Ulcerative colitis n (%)21 (42.86)
       IBD duration (years) M ± SD, Range2.75 ± 3.61, 0–17
       Age at diagnosis (years) M ± SD, Range12.71 ± 3.80, 1–18
      PGA
      PGA = Physician's Global Assessment. It is a validated instrument through which physicians clinically evaluate disease activity on a 4-point scale (0 = inactive, 1 = mild, 2 = moderate and 3 = severe disease).
       Inactive n (%)18 (36.73)
       Mild n (%)13 (26.53)
       Moderate n (%)14 (28.57)
       Severe n (%)4 (8.16)
      Note. This table describes the medical characteristics of the patients. The participants in the comparison group have no medical issues or chronic diseases.
      IBD = Inflammatory Bowel Diseases.
      a PGA = Physician's Global Assessment. It is a validated instrument through which physicians clinically evaluate disease activity on a 4-point scale (0 = inactive, 1 = mild, 2 = moderate and 3 = severe disease).

      Tools

      The psychological questionnaire

      The standard guidelines of the COH model for developing a tool intended to evaluate specific psychological characteristics of a disease of interest (
      • Kreitler S.
      The cognitive orientation for health: A tool for assessing health–proneness.
      ) were applied in this study to develop the cognitive orientation questionnaire of pediatric IBD (CO-IBD). The questionnaire's themes were identified in a pre-test stage that was based on a standard procedure of interviews defined by the COH model, and consists of four interviewing phases (
      • Kreitler S.
      Psycho-oncology for the clinician: The patient behind the disease.
      ). The first phase deals with the interpersonal meaning that the patients provide to the disease. The answers of this phase are divided into keywords according to their contents, and in the second phase, the patients are asked to explain the meaning of each keyword from the previous phase. The patients' responses in the second phase are divided into keywords, and then again, in the third phase, the patients are requested to explain the personal meanings of each keyword of the responses of the previous phase. The same process is applied regarding to the fourth phase, and the responses in this phase are considered as an underlying personal meaning of the disease. They are classified for similarity in contents, and those classified in the same category are accepted as themes.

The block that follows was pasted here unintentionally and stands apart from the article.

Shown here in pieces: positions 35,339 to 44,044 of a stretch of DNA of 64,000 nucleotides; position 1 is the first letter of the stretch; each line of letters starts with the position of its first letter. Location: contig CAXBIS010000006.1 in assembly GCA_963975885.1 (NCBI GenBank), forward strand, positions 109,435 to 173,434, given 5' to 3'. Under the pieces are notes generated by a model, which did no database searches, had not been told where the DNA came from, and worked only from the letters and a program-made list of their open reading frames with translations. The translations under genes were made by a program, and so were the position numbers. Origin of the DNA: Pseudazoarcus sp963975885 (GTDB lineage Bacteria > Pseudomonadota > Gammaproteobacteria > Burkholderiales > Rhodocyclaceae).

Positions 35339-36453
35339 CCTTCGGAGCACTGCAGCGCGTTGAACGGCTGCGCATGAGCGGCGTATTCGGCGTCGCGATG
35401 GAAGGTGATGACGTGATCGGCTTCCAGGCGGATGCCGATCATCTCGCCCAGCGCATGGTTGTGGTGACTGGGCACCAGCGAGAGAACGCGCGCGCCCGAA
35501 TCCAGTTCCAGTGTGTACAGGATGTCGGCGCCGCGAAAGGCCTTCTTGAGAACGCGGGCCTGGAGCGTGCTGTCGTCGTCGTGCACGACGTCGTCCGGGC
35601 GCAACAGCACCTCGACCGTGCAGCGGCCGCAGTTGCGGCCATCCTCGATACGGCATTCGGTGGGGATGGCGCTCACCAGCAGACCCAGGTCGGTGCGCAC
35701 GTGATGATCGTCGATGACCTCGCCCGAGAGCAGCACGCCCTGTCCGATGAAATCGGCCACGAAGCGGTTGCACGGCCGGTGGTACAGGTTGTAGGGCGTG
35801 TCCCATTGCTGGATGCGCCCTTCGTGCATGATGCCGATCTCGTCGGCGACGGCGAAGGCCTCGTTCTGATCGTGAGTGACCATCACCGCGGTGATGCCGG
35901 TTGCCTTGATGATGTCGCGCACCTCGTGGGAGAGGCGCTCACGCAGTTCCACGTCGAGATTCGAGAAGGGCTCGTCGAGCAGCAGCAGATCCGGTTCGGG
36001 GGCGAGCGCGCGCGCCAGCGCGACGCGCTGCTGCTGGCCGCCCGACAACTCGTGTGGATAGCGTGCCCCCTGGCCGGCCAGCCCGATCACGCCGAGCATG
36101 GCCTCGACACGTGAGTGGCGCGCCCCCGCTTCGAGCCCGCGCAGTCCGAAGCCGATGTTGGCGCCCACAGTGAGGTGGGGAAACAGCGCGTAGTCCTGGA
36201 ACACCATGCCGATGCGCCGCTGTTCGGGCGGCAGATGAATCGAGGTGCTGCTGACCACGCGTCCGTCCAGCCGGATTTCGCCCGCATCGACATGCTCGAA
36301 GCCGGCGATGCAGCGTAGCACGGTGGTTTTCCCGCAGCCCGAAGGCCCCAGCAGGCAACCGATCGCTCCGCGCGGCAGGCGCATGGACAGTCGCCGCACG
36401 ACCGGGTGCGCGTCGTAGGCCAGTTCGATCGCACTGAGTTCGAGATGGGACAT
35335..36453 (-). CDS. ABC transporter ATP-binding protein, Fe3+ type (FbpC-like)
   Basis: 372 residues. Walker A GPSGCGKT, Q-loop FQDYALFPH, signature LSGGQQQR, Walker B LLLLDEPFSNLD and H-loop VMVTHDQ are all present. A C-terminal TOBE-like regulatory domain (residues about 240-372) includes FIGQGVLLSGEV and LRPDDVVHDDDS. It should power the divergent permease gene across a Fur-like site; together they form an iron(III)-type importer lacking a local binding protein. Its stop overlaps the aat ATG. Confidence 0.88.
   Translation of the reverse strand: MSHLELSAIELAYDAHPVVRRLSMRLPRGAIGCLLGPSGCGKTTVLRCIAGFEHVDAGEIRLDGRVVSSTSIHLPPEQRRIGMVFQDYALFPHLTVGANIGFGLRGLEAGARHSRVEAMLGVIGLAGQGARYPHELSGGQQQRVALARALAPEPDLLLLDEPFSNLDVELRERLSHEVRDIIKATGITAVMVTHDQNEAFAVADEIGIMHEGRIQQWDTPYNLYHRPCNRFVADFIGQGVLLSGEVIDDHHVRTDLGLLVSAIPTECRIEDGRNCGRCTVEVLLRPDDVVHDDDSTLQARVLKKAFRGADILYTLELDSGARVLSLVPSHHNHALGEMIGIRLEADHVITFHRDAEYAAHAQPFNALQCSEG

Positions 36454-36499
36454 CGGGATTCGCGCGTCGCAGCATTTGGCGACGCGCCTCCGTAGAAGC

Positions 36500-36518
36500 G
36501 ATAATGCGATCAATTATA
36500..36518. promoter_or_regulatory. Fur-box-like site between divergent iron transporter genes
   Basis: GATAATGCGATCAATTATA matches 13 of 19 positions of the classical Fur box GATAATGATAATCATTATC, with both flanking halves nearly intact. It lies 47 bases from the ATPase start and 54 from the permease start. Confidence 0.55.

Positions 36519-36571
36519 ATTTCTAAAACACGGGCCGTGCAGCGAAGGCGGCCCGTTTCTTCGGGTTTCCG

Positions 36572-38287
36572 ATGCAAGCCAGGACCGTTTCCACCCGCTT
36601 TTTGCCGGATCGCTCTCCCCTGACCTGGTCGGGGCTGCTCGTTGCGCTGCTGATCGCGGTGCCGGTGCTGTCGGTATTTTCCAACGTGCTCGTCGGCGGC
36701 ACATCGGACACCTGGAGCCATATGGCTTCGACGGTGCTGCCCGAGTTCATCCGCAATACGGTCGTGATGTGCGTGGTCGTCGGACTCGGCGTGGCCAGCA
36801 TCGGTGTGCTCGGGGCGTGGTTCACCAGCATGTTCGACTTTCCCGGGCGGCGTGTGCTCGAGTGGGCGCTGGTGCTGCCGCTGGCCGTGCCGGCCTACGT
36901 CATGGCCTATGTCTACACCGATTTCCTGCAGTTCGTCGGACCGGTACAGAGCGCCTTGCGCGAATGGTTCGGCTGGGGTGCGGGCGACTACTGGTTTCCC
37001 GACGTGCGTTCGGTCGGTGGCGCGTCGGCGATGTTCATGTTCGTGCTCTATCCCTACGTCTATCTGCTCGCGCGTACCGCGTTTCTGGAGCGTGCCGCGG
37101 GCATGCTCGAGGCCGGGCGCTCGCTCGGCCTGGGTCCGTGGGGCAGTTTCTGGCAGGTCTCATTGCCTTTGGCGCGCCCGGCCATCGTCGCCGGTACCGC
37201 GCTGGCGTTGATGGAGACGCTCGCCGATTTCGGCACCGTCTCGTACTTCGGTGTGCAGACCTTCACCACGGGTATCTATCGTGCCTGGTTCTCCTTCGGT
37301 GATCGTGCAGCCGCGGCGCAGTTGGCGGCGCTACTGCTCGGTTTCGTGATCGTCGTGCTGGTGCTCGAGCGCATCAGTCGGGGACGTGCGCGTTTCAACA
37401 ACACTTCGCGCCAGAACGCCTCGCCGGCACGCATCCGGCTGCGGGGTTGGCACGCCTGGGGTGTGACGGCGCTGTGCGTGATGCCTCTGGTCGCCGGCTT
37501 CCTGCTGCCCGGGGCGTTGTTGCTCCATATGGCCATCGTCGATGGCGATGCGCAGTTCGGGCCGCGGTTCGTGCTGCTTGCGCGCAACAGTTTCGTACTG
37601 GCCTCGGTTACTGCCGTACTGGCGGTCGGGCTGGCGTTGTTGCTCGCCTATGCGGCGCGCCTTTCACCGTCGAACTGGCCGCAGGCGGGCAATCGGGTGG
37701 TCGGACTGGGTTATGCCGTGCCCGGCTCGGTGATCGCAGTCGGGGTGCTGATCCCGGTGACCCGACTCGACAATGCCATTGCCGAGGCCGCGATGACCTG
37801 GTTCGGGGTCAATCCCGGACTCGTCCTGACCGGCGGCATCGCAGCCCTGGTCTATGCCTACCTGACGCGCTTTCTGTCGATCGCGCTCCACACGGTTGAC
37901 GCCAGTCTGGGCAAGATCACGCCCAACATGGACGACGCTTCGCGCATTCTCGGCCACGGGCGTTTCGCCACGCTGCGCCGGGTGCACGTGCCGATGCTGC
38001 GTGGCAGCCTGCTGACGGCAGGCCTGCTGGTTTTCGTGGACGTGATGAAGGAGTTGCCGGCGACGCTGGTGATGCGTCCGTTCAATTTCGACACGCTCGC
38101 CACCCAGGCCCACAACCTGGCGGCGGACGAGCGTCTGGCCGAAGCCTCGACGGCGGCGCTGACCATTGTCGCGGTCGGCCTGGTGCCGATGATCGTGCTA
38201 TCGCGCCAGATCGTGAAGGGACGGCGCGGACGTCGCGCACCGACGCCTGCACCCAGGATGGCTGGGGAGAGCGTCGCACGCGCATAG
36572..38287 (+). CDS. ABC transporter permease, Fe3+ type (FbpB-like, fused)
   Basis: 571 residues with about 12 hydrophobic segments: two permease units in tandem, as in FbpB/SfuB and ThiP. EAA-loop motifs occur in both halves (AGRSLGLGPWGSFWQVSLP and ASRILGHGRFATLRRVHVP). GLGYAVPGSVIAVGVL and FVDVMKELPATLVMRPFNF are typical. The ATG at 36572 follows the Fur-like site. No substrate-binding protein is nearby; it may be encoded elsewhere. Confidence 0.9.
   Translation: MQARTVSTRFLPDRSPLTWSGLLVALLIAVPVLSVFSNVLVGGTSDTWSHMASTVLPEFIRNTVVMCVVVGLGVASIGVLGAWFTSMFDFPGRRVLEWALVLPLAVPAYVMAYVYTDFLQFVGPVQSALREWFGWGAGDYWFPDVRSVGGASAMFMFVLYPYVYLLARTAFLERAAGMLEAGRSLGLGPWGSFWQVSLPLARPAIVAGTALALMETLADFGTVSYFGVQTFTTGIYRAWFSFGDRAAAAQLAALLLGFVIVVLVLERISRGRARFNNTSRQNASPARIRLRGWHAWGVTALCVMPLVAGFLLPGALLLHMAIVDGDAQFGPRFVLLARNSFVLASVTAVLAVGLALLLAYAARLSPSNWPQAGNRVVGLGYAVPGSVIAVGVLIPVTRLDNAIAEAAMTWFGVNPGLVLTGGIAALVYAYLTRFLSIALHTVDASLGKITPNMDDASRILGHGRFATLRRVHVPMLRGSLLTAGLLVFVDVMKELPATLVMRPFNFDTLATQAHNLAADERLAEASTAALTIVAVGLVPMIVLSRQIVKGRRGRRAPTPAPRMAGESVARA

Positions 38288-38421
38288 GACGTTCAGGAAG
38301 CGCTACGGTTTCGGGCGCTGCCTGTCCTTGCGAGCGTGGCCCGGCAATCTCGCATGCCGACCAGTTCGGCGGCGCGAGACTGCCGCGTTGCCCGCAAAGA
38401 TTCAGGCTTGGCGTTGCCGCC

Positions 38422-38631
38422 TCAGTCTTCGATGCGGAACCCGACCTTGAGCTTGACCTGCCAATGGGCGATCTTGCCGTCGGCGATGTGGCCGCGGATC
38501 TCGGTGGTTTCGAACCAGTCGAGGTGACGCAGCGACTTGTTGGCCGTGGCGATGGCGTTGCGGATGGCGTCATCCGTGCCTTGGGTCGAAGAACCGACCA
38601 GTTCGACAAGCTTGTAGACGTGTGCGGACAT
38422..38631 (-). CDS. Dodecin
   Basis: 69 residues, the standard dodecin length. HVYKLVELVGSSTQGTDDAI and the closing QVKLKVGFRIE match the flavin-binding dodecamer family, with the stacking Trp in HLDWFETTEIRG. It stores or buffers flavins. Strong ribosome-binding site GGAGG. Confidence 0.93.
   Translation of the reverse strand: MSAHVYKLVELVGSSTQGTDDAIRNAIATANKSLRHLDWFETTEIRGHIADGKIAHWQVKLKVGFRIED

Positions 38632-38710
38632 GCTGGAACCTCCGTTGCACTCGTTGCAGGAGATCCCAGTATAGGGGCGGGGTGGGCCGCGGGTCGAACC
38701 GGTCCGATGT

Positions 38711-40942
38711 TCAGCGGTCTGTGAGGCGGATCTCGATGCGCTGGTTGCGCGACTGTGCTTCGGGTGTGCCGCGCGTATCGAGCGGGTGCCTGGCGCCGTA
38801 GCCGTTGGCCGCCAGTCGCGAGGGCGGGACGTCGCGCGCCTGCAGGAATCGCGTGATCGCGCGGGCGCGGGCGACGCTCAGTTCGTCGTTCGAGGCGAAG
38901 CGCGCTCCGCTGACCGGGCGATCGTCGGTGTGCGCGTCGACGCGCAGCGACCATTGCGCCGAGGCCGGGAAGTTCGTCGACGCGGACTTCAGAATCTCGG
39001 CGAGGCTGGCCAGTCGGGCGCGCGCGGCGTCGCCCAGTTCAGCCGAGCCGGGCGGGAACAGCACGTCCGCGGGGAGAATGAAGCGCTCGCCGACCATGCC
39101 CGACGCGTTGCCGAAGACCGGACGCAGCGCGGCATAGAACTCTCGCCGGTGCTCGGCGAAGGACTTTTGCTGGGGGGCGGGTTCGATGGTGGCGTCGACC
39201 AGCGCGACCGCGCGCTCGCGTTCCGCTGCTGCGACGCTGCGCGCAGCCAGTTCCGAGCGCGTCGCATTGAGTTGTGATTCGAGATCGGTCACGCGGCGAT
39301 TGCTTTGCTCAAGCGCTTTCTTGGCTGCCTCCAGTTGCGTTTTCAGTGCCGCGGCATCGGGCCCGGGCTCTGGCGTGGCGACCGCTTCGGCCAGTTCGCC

Therefore, the outcome of this procedure is a set of themes that does not refer directly to the disease of interest but represents the underlying meanings of that disease (
      • Kreitler S.
      The cognitive orientation for health: A tool for assessing health–proneness.
      ,
      • Kreitler S.
      Psycho-oncology for the clinician: The patient behind the disease.
      ). This procedure enabled identifying 23 relevant themes for IBD (Table 2 shows the complete list of themes). The identified themes need to be empirically confirmed or rejected as characteristics of children with IBD. This is done by examining the extent to which the four belief types refer to the identified themes, characterize participants who are diagnosed with IBD, and differentiate them from a comparison group. The themes which will not differentiate between the groups will be excluded from the questionnaire.